Organic Agriculture and Food Security in Africa, a 2008 study by the UN Conference on Trade and Development and Environment Programme, analyzed 15 organic agriculture programs in East Africa. It found that “organic agriculture can be more conducive to food security in Africa than most conventional production systems, and ... it is more likely to be sustainable in the long term.” The study found that the conversion from traditional low chemical input farming to full organic practices did not result in loss of productivity — in fact, as the organic farms became more established, they out-produced traditional farms and matched the productivity of conventional farms that rely on fertilizers and other chemical inputs.

Much evidence shows that organic agriculture helps farmers adapt to and resist climate change, which is already affecting farmers around the world. After Hurricane Mitch devastated Central America in the late 1990s, researchers found that farmers using sustainable methods lost less money and less soil in the disaster, and were able to recover faster than their conventionally farming neighbors. Both the USDA and the Intergovernmental Panel on Climate Change have noted the ability of organic methods to store carbon in the soil, which decreases the amount of carbon dioxide in the atmosphere.

Finally, the International Assessment of Agricultural Knowledge, Science and Technology for Development (IAASTD), perhaps the largest study of agricultural practices in history, involving over 400 scientists and development experts from more than 80 countries, and whose results have been endorsed by 58 countries, determined that conventional industrial agriculture has significantly degraded the world’s soils and other natural resources, and threatens water, energy, and climate security. The report warns that expensive, short-term fixes — including GE crops — are not likely to reduce long-term hunger and poverty, and could even worsen environmental and social problems in many communities.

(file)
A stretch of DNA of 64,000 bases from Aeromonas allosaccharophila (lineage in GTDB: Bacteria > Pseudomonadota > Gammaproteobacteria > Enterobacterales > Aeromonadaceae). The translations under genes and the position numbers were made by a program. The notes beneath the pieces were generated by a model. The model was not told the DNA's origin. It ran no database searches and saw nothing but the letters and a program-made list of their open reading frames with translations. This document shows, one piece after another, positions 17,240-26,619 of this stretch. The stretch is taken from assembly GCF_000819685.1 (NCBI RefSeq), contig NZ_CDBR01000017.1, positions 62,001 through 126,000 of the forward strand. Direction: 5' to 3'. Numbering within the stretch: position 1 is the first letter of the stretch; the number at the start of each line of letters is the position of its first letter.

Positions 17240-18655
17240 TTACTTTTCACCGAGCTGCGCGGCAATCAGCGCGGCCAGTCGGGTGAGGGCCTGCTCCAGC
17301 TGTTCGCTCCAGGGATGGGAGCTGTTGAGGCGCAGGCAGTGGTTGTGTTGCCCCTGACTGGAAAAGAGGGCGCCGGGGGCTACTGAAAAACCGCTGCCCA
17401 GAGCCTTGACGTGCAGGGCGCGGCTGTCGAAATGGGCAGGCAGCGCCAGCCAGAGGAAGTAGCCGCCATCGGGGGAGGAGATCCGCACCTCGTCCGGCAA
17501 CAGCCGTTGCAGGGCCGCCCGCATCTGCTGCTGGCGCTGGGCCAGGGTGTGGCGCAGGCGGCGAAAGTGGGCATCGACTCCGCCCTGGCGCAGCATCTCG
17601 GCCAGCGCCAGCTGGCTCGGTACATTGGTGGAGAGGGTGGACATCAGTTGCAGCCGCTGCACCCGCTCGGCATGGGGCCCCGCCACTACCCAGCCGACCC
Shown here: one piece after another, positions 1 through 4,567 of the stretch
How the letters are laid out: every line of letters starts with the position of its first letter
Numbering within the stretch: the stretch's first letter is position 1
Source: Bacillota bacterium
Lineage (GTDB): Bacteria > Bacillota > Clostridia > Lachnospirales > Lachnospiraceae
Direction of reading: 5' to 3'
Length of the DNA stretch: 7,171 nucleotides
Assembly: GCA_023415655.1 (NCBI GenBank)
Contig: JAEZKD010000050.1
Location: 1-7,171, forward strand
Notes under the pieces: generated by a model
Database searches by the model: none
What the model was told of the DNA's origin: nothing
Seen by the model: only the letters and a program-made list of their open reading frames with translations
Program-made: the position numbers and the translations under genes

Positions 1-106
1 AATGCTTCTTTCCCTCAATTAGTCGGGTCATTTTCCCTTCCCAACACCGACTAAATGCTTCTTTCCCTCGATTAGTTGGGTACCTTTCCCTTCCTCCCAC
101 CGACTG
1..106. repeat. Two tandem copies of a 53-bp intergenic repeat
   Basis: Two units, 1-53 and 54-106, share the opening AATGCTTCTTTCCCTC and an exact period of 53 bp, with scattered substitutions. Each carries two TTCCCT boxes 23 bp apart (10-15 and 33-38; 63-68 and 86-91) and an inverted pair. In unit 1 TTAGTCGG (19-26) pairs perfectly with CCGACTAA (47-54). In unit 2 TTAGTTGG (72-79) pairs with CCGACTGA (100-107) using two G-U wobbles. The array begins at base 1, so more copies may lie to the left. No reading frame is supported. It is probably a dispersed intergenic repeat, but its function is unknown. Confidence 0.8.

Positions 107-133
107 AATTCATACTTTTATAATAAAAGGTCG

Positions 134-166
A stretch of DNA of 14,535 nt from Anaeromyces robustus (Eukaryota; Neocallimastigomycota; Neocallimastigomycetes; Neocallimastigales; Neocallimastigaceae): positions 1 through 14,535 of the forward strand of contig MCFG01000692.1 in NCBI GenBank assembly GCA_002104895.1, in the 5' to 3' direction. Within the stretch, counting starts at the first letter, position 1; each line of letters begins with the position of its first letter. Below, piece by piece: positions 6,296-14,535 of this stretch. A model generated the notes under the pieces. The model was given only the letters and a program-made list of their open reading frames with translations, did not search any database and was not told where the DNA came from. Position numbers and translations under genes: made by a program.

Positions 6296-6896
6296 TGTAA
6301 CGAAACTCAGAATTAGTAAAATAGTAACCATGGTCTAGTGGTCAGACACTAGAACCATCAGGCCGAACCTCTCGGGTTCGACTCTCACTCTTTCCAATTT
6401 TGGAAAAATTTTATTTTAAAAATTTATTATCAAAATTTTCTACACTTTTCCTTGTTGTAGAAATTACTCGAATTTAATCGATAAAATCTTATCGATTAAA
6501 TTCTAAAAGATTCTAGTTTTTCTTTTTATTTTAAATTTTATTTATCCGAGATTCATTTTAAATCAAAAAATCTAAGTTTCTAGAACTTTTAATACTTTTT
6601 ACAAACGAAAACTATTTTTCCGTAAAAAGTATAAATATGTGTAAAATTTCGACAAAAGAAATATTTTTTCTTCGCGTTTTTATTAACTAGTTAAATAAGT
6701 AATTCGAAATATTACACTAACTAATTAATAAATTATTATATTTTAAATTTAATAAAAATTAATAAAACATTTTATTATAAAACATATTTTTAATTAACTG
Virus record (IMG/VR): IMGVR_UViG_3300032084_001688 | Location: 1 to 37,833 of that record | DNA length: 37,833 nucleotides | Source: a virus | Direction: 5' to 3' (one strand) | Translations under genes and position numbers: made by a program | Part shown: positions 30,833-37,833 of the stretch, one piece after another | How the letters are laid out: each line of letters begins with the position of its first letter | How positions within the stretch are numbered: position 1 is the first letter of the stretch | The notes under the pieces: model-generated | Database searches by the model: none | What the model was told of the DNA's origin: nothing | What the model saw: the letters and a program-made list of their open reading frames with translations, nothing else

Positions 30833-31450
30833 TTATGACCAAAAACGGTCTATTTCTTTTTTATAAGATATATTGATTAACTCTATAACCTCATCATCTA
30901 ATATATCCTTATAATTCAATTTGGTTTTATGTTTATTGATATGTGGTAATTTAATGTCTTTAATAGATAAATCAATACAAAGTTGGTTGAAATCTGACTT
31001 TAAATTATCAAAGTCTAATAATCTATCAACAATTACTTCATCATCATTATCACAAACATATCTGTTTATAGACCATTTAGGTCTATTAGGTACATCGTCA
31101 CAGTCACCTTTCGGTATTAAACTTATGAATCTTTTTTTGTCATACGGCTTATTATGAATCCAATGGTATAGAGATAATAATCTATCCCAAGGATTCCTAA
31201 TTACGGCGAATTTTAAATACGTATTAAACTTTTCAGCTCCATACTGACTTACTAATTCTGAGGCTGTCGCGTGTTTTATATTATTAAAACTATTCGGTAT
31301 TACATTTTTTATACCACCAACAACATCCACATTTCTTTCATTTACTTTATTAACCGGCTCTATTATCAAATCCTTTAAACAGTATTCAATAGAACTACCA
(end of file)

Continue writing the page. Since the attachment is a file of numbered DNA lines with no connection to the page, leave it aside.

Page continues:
Other concerns with GE crops

Even if GE crops were as productive as supporters portray, they are not a long-term solution. Both the manufacture of GE seeds and the chemicals that they require, as well as the machines to plant and spray, are heavily dependent on fossil fuels like natural gas, which is estimated to reach global peak production within the next two decades. After reaching this peak, the price of natural gas will rise quickly and significantly, making GE crops even more expensive and unsustainable. In addition, manufactured phosphorous and nitrogen, perhaps the center of modern agriculture, are also predicted to peak within the next 20 years.

Perhaps a larger worry about GE crops is the concern of having a small number of corporations control the food production for much of the world. Not only are more and more countries and farmers adopting GE crops, but these crops also spread naturally through wind and rain, contaminating unplanted fields and affecting non-GE crops. Clearly having such severe concentration in the production of the food we eat is not a good idea.